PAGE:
Equipo Técnico de Educación en Salud Comunitaria (ETESC), a supported project of Partners In Health in Guatemala, was founded by refugees of the Guatemalan Civil War who returned to help rebuild their country. One of the ETESC’s core programs is sociolegal accompaniment—accompanying the most marginalized populations as they learn and exercise the rights guaranteed to them by the government following the brutal war. These programs include financial restitution as well as the exhumation and dignified burial of loved ones’ remains. PIH’s Chiapas Project Manager, Lindsay Palazuelos, sat down with ETESC’s Coordinator, Santiago Pablo Lucas, and Volunteer Rural Technician, Felix Marciano Méndez Sontay, to discuss ETESC’s sociolegal accompaniment program.

 
 

A woman lays to rest the exhumed remains of a loved one who was kill during the Guatemalan Civil War.

Lindsay: Part of ETESC’s mission is “healing.”  What does this mean?
Santiago:
ETESC supports, accompanies, or assists--together with victims of the armed conflict [the Guatemalan Civil War*]--healing of the harms caused by the state.  We are looking for solutions.
Marciano:
It’s an act of orientation, perspective.  Many people have been afraid to speak out.  They would say that “nothing happened” but inside they were saddened, injured.

Lindsay: Why is it important for Guatemala to confront the history of the armed conflict?
Santiago: It is good to understand why it happened, what happened, and how it happened.  When people learn why a conflict happened, it is because it should never happen again.  Many young people don’t know about the conflict.  We must speak the truth; we must love justice, dignity and reparations.  It’s not only something important, but rather a necessity.

Lindsay: A key program of ETESC is sociolegal accompaniment.  Why is it necessary?

Santiago:  ETESC has converted sociolegal accompaniment into a tool to aid victims of the conflict**.  This accompaniment is necessary, first, because many don’t know how to read or write, second, they don’t speak Spanish (but rather indigenous languages), and third, they are blatantly ignored if they are not accompanied by a human rights organization.  They are ignored because they are poor, elderly, orphans, or simply because they are women... ETESC orients communities, helps to create documents of condemnation including affidavits, helps lead visual inspection of clandestine graves, programs exhumations with forensic anthropologists, and later helps coordinate the dignified return and burial of remains.

Lindsay: How do families and communities feel after this process?

Santiago: The person’s sadness decreases. If a person is dead somewhere, people say that this person’s spirit is not at peace.  Only when the family can give the person’s remains a dignified burial in the community cemetery, do people say that the spirit is at peace.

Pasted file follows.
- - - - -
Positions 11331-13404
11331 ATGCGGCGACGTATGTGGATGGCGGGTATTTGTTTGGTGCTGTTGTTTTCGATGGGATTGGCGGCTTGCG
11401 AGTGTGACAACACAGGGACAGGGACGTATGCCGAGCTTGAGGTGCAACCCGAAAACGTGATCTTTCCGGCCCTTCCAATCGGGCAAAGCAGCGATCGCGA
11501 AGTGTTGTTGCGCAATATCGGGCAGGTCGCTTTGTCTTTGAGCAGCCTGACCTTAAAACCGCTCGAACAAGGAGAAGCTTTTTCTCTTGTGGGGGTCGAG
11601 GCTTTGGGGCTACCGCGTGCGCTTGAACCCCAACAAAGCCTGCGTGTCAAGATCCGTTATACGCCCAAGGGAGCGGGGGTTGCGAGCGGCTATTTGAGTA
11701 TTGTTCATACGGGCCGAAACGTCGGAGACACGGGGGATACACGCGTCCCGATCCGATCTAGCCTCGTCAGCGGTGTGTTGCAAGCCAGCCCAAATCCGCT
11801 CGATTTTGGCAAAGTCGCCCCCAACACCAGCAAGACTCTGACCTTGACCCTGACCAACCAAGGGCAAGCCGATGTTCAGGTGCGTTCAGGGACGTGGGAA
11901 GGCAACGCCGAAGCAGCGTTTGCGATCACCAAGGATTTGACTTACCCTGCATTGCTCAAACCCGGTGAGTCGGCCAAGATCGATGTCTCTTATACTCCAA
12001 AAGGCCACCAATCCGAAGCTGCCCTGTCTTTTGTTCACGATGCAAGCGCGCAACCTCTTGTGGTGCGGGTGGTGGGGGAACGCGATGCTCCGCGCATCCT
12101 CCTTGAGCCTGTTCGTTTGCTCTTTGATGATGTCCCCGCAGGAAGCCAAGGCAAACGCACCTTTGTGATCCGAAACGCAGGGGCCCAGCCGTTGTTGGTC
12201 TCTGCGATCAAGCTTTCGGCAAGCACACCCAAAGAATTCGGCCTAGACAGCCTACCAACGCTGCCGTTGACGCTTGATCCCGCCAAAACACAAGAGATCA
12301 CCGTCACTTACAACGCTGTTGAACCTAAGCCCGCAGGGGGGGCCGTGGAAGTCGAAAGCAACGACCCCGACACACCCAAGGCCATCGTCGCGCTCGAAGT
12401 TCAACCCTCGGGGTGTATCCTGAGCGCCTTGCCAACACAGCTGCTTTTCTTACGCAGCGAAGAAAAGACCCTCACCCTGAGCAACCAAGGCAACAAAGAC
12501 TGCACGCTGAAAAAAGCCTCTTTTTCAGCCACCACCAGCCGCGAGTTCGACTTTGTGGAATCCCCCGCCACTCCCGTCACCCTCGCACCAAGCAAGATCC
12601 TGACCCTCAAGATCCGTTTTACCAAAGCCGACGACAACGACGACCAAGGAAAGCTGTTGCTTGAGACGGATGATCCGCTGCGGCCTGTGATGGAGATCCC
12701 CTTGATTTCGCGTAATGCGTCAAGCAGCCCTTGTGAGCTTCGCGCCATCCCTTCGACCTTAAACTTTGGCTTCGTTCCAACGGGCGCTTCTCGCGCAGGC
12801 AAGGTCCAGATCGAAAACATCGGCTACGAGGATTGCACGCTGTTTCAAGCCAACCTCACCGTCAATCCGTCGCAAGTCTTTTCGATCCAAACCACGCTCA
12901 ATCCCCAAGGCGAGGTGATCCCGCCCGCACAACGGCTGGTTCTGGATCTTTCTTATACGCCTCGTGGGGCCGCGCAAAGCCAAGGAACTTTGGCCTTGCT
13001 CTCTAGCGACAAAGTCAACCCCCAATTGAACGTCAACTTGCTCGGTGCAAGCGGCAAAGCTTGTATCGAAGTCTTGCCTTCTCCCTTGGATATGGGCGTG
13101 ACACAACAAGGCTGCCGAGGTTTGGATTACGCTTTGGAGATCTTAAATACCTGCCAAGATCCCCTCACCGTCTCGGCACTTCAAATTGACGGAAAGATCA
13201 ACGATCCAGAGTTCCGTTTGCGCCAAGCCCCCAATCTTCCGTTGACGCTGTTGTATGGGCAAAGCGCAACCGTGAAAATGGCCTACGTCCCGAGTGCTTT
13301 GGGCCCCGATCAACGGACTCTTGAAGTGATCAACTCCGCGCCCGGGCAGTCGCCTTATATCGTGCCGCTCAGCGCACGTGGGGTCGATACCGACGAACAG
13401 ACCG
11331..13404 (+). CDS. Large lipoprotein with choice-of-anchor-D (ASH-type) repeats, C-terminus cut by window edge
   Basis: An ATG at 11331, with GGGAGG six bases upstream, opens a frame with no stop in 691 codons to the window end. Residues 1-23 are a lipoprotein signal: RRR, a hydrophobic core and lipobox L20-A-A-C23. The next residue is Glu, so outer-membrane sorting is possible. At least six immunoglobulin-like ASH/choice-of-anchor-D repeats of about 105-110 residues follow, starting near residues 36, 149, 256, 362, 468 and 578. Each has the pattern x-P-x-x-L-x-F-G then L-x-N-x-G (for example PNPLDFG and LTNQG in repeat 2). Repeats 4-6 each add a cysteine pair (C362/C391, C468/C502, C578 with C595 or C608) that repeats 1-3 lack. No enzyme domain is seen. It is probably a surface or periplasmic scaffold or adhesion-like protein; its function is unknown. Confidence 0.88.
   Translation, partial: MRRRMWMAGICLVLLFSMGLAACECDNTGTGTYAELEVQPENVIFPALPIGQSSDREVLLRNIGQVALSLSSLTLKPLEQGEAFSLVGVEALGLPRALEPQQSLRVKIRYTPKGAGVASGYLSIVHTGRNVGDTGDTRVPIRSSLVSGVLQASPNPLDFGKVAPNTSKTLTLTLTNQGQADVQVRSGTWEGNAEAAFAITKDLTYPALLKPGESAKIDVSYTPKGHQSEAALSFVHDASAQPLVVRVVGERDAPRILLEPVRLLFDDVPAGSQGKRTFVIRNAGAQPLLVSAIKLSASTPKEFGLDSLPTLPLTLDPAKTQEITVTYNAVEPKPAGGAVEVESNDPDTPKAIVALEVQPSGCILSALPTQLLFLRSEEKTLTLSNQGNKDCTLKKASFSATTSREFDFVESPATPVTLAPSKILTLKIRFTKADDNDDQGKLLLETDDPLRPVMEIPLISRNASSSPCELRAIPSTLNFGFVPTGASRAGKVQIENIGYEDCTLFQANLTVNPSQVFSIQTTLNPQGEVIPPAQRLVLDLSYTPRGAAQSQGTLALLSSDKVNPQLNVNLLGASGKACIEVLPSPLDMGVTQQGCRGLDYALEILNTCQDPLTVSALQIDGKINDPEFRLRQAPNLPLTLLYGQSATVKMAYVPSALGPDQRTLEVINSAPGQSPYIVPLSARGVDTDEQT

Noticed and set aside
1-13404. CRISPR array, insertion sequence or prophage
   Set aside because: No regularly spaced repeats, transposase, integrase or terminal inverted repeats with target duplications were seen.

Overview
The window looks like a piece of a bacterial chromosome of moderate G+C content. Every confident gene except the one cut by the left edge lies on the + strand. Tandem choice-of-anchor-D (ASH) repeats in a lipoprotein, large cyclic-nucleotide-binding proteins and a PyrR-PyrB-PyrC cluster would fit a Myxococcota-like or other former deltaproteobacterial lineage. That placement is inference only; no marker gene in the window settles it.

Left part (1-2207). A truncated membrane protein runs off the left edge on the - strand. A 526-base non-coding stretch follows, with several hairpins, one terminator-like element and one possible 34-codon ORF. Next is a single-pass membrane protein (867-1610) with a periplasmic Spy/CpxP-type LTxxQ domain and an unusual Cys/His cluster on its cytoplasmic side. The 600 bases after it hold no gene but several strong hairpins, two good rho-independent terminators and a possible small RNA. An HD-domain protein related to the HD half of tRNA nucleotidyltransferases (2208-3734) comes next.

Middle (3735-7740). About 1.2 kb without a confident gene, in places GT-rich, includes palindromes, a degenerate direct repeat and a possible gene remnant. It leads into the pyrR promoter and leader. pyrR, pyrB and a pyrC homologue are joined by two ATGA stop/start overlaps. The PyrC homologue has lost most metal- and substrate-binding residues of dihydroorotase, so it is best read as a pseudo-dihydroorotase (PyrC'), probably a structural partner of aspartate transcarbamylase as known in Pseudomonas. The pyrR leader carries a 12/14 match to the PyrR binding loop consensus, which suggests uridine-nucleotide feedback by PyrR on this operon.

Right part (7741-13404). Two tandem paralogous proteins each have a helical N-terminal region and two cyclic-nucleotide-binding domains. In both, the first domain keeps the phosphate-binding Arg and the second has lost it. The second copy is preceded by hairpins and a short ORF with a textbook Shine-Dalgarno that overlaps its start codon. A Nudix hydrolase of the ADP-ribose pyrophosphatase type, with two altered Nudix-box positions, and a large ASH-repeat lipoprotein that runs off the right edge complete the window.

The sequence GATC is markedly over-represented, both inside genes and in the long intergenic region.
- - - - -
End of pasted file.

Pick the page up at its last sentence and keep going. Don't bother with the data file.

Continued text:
Marciano: One man said he dreamt that his brother [murdered in the conflict] called out to him to exhume and bury his remains.  Then he learned about ETESC’s work.  When he had the opportunity to bury his brother’s remains, he was very appreciative because he thought it would be impossible, and now his brother is resting in peace.

Lindsay: Do you have a message for PIH supporters?

Santiago: A thank you, because ETESC’s work could not continue if it weren’t for PIH.  I would also say that although the bullets have stopped flying, don’t stop thinking about the many problems of poverty that persist.  I send a message of solidarity, to not forget that the struggle continues in Guatemala.  

Learn more about ETESC’s work.

How you can help: ETESC is in need of digital cameras, camcorders, and digital audio recorders in good, working condition for human rights documentation. If you’d like to donate your used electronics to this cause, or stay updated on ETESC’s activities, please contact Lindsay Palazuelos at lpalazuelos@pih.org

 

* The Guatemalan Civil War, lasting from 1960 to 1996, was primarily fought between the Guatemalan government and insurgents.  The military gained increasing and eventually absolute power, and led over 400 massacres of civilians deemed “enemies of the state”.  Over 200,000 people were killed, and between 500,000 and 1.5 million people were displaced.  The UN Historical Clarification Commission found that 93% of  human rights violations were committed by the state.

** Sociolegal accompaniment is a pragmatic process to assist survivors of the civil war to realize their rights to reparations from the government. 

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